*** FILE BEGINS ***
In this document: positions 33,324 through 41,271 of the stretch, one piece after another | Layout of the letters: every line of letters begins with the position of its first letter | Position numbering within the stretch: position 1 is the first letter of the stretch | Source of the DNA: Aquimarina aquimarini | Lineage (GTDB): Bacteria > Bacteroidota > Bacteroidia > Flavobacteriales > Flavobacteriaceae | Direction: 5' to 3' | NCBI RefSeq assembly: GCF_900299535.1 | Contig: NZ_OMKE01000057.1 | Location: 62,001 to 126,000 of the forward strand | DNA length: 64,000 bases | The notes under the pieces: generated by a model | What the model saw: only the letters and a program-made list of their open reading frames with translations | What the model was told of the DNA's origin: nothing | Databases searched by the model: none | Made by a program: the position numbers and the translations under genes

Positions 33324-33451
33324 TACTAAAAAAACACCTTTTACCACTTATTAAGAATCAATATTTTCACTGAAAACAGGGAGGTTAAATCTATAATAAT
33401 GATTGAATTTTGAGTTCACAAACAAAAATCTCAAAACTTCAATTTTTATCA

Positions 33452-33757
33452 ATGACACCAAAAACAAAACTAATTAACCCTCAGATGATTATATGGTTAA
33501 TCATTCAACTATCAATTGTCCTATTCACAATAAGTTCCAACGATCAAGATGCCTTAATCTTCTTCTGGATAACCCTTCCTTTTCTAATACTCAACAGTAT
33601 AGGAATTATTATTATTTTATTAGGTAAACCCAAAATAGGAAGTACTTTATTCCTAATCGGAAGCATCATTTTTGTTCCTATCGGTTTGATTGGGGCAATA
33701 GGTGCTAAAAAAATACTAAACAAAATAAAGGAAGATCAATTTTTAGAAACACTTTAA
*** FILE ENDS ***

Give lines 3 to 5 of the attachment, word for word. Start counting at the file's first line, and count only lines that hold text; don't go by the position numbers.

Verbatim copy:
33324 TACTAAAAAAACACCTTTTACCACTTATTAAGAATCAATATTTTCACTGAAAACAGGGAGGTTAAATCTATAATAAT
33401 GATTGAATTTTGAGTTCACAAACAAAAATCTCAAAACTTCAATTTTTATCA

Positions 33452-33757